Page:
So, you’re a famous author now…
You’ve published several books and they sold more than a dozen copies each. In fact, a few have been translated and are in second printings. You’ve received some recognition and awards and a bazillion nominations. You’ve landed some speaking engagements with writing and reader groups and a movie producer is soliciting a treatment from you. You have a following…Fans who “stalk” you at the writer conventions you participate in. Fans who want to co-write the sequel to your current bestseller with you, because they understand your universe—and your characters—so well. You discover that some fans have gone ahead and written fan-fic about your main character and universe on the Internet—a sign of adoration. Really.
But you weren’t always famous…
Neither was John Steinbeck, William Faulkner, J.D. Salinger, Harper Lee or R.K. Rowling…
When did the transition occur for them? It’s not that easy to peg and it isn’t that obvious. This is partly because, it depends on each writer’s own criteria for success and fame. Particularly given that many writers aren’t, in fact, seeking fame, per se.
However, what every career writer wants, which often comes alongside fame is this: autonomy and the ability to write for a living without having to sneak it in at midnight after you’re finished your “real” job.
No one is “born” a writer; most of us start out doing something else to make a living. In the meantime, we work hard on what we love and what feeds our souls and our passion: storytelling. We assiduously write on stolen time and submit queries and letters. We do research and marketing. We write drafts, do revisions, attend classes and read books. All hoping to eventually write full time.
Let’s look at the humbling roots of some famed writers and what key moment signified their move into the light of career novelist:
Before his writing career blossomed, William Faulkner worked for the postal service, as postmaster at the University of Mississippi.
In his resignation note, he summarized the struggle of art and commerce faced by most authors: “as long as I live under the capitalist system I expect to have my life influenced by the demands of moneyed people. But I will be damned if I propose to be at the beck and call of every itinerant scoundrel who has two cents to invest in a postage stamp. This, sir, is my resignation.”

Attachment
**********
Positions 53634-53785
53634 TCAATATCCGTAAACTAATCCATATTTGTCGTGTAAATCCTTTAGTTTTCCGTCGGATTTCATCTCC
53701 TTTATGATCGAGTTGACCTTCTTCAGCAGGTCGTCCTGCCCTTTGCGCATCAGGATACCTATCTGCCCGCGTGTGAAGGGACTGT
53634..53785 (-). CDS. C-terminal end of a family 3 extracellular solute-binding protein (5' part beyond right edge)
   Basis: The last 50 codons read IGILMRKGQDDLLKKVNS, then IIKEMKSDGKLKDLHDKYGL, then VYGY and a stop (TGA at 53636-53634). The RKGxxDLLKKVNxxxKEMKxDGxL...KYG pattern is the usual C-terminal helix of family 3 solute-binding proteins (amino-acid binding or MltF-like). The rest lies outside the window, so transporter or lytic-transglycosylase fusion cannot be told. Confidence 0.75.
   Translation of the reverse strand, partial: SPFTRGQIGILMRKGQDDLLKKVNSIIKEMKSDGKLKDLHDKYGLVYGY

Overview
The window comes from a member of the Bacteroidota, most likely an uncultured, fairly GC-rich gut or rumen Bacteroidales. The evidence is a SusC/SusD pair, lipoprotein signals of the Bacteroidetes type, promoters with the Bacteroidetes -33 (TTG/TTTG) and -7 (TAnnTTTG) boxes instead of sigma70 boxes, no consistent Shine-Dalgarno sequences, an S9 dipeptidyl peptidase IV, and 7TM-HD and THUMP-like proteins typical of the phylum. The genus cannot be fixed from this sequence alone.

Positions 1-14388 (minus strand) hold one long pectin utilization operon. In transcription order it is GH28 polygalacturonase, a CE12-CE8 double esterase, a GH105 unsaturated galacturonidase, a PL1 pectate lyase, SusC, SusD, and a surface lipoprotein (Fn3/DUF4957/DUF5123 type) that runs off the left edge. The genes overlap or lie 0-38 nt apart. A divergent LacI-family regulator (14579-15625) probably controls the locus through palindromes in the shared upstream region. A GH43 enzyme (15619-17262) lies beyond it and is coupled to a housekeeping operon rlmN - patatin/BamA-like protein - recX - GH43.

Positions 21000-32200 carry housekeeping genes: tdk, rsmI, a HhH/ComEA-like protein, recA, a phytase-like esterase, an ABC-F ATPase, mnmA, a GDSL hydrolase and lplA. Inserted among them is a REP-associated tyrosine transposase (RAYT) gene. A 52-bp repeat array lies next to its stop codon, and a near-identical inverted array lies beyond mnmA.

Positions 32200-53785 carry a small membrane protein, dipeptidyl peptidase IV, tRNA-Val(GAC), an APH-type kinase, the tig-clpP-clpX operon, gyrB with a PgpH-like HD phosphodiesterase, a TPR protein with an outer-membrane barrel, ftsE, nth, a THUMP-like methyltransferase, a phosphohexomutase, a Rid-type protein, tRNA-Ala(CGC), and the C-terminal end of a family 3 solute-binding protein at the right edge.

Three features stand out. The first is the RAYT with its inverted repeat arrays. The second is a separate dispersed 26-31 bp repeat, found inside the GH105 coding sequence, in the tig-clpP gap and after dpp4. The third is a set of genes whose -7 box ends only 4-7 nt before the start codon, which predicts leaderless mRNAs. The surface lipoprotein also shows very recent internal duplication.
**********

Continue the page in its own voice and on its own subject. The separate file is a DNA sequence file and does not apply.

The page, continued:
In a 1953 interview, J.D. Salinger shared that he had serve as entertainment director on the HMS Kungsholm, a Swedish luxury liner. He drew on the experience for his short story “Teddy”, which takes place on a liner.
John Steinbeck worked through many odd jobs before earning enough to work as a full time writer. His day jobs included: apprentice painter, fruit picker, estate caretaker and Madison Square Garden construction worker. He also ran a fish hatchery in Lake Tahoe and did guided tours there.
An accomplished tenor, James Joyce made money singing for his supper before his work was published.
Stephen King was a janitor for a high school as he struggled to get his fiction published. His time wheeling the cart through the halls inspired him to write the opening girl’s locker room scene in “Carrie”, his breakout novel.
Harper lee worked as a reservation clerk for Eastern Air Lines for several years, writing stories in her spare time. A windfall came when a friend offered her a Chirsmas gift of one year’s wages and one year off to write whatever she pleased; she wrote the first draft of “To Kill a Mockingbird”.
Kurt Vonnegut managed Americas first Saab dealership in Cape Cod during the late 1950s, a job he joked about in a 2004 essay, “I now believe my failure as a dealer … explains what would otherwise remain a deep mystery: why the Swedes have never given me a Nobel prize for literature.”
T.S. Eliot worked as a clerk for Lloyds Bank of London. During that time, he composed “The Waste Land”.
Franz Kafka served as the Chief Legal Secretary of the Workmen’s Accident Insurance Institute. Obviously.
Tom McCarthy worked as a nude model at an art school in Prague. He also tended bar at an Irish pub in Berlin, and fed waiters cat food as a sous-chef in a restaurant in Amsterdam.
Before he wrote 1984, George Orwell served as an officer of the Indian Imperial Police in Burma, where he was known for his “sense of utter fairness.”